1. Aviary Canopy

    Sol Cascade

The Making of "To Our Son"

Jess Fens
September 2017

I join Micah and Jess Russell having completed their new music album. We discuss influences on the album, why it's verastruct, and how their son to be born is part of that. To get early access to the album contribute to their go fund me campaign.

Jess Fens (JF): So Micah and Jess, thank you for “coming on the show,” or rather for letting me interview you about your album, haha. As the foremost authority on verastruct, the foremost authority even in the verastruct world I come from, I think it fitting that I should assess your new album’s verastructness?

Micah (M): We agreed that verastruct is not only a verb and a noun, but also an adjective, so you can say “assess its verastruct.” 

JF: This will get, I mean take, some getting used to. But first let’s lay the groundwork here —you’re both having a baby. 

Jess Russell (JR): Yes, we’re BOTH having a baby. Micah’s having a baby as well. 

(She’s being sarcastic, if you didn’t notice. Some discussion between the two — JR doesn’t love the idea of an interview. She thought it would just be an article. SHH, don’t tell her I wrote this!)

JF: So you’re having a baby, do you mind telling me if it’s a boy or a girl? 

JR: We are having a son. And we are so overjoyed for him to meet us soon!

JF: Great, I already knew. Micah told me. I really just wanted you to announce it publicly, haha! Now it’s official! So who’s idea was it to make an album for your son? It is called “To Our Son,” after all?

JR: Um… I came up with the idea. Micah likes making music and he started dappling [sic], um, what’s it called again? Garageband, he started dappling [sic] in Garageband. He seemed very determined to perfect some songs he’d been working on. 

M: I think, I don’t think it started off as being for our son at first. I had written an album Freshman [year], well really during my whole college career…

JF: Is that available as well?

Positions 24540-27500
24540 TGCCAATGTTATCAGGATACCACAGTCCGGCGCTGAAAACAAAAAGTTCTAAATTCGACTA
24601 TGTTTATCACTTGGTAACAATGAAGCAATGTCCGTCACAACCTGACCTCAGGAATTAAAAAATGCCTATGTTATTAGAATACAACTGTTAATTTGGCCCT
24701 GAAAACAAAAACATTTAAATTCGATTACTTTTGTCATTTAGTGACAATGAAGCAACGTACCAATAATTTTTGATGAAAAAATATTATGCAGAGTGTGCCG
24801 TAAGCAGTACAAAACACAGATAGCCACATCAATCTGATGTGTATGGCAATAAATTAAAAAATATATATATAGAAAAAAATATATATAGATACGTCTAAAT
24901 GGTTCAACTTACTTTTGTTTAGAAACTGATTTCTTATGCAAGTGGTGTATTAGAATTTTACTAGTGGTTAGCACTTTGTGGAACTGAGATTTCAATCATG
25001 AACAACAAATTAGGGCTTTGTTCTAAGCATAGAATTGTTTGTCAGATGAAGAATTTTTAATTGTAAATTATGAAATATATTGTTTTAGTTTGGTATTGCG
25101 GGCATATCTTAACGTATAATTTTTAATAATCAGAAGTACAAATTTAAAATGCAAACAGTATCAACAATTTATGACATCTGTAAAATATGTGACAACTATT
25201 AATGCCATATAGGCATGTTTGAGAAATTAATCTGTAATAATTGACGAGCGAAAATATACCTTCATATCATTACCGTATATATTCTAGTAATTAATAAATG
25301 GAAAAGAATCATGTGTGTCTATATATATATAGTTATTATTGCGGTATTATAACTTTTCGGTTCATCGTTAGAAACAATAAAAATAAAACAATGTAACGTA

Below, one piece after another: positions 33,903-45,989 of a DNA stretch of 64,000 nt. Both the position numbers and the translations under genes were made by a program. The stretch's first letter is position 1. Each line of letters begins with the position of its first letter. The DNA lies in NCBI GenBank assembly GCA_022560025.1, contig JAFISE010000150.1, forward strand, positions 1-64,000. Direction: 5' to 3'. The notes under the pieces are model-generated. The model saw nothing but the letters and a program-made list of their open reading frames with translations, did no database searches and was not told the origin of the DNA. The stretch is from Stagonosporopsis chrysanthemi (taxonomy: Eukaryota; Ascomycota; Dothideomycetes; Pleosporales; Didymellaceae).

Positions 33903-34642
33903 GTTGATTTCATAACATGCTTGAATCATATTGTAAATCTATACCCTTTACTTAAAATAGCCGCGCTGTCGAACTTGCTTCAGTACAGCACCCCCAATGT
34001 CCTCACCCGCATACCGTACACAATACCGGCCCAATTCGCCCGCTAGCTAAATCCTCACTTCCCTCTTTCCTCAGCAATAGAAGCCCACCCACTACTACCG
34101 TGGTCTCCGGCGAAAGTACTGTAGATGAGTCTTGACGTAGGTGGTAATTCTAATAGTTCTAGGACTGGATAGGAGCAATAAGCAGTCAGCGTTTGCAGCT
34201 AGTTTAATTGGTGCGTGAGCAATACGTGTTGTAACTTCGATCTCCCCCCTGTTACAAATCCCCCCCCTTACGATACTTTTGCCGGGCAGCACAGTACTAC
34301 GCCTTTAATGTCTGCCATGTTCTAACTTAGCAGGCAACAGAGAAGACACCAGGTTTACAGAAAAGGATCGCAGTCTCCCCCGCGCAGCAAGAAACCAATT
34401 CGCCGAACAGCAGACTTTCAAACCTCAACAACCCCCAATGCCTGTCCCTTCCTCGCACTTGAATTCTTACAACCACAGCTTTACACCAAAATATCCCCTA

M: No, it isn’t, but I wanted to pick that up again from the perspec-tive of verastruct. I was intrigued by this idea of a verastruct music. 

JF: But it was you, Jess (whoa is that an echo?), who thought of it as being for the baby? About what part of the process did you think this?

JR: He was so focused on what verastruct music is, should be like, and I thought it was a worthy pursuit.

JF: But you didn’t tell me when.

JR: I don’t know when it was. Maybe a few months ago. All I know was I really wanted to help Micah with verastruct music, and get Micah more involved with our baby. 

JF: Okay, Okay. Understandable. Did you guys gain any inspiration from the little I’ve told Micah about the music in my world?

M: I was just thinking about that. I feel like the descriptions you gave me and the ones in your book are too vague for me to really know. They also seemed like jammy, sort of upbeat tracks and artists, and I wanted to avoid that. Like with Wind Palms, or what-ever they’re called. 

(They ARE called Wind Palms and they are going to rock your world in seven hundred and fifty-four short years!)

M: But also you mentioned togaku at Maitreya With Lotus.

JF: Which is a Buddhist relic of my home town, Zhao.

M: Right, and I was, already knew about togaku, and I’ve always been interested in the alien-like quality to it, like in The Tale of the Princess Kaguya.

JF: So then what are the influences? Is The Tale one of them? Are you focusing on influences from your world?

JR: Upon meeting Micah, I did not have a choice but become very familiar with video game music, and cinematic music. Most of all, Boards of Canada. Games like Monument Valley, Undertale, Legend of Zelda, Super Mario Galaxy, and Metroid Prime all greatly influenced many of the songs. Do you want to add to that, Micah?

M: That sums it up pretty well. I think each song has its own influences and …

JF: Then go into that, in fact let’s go into that. Not only the influen-ces for each song, why don’t you tell me in what ways each song is verastruct. 

M: A standout for me is the last piece, Breath Abyss, which is probably the most influenced by Arrival

JF: Another movie. 

M: The sounds the aliens [make], we were watching the bonus features for that, it, and we were inspired by the aliens sounding “sacred.”

JF: Sacred?

M: The director supposedly wanted the aliens to sound sacred. As in like holy.

JF: What about for you, Jess? What’s a standout influence on the album?

JR: Whether we like it or not, or whether we were trying to make it so, Interstellar inevitably influenced the whole album.